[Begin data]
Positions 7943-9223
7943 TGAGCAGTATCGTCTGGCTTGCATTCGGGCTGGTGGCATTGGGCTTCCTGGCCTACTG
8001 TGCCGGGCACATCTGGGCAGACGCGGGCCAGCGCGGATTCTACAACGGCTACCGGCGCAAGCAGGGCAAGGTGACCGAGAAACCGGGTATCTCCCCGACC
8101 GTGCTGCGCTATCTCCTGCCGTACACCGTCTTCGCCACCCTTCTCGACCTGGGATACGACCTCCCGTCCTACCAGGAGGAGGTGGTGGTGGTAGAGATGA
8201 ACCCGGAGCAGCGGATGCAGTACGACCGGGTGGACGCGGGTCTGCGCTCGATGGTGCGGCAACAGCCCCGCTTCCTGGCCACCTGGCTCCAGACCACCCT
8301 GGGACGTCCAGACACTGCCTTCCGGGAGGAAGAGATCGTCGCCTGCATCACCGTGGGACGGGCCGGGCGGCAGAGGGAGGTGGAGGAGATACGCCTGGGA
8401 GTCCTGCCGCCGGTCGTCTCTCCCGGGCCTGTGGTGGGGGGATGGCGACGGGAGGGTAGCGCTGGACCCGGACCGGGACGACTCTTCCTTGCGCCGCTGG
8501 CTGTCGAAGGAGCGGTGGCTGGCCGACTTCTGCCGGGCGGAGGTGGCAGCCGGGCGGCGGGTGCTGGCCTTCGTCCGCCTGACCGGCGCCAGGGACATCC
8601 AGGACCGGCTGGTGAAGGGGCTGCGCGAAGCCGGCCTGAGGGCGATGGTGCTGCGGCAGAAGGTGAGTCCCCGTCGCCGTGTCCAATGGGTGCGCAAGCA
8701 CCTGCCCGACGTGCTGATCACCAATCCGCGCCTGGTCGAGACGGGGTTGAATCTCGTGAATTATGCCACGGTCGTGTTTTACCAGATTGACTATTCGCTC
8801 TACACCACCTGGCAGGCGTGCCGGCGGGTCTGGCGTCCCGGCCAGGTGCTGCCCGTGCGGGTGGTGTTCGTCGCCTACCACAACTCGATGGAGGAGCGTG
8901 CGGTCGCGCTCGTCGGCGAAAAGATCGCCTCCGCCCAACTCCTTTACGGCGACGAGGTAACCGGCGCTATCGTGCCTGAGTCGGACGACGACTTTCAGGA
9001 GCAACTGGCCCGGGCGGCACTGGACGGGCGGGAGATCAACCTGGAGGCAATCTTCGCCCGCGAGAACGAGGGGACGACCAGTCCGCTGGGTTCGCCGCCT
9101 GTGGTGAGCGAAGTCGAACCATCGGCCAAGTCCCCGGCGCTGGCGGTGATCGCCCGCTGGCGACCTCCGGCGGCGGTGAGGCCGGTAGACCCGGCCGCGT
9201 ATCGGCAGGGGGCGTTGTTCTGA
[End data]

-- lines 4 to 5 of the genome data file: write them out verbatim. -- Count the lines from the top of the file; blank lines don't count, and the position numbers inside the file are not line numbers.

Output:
8101 GTGCTGCGCTATCTCCTGCCGTACACCGTCTTCGCCACCCTTCTCGACCTGGGATACGACCTCCCGTCCTACCAGGAGGAGGTGGTGGTGGTAGAGATGA
8201 ACCCGGAGCAGCGGATGCAGTACGACCGGGTGGACGCGGGTCTGCGCTCGATGGTGCGGCAACAGCCCCGCTTCCTGGCCACCTGGCTCCAGACCACCCT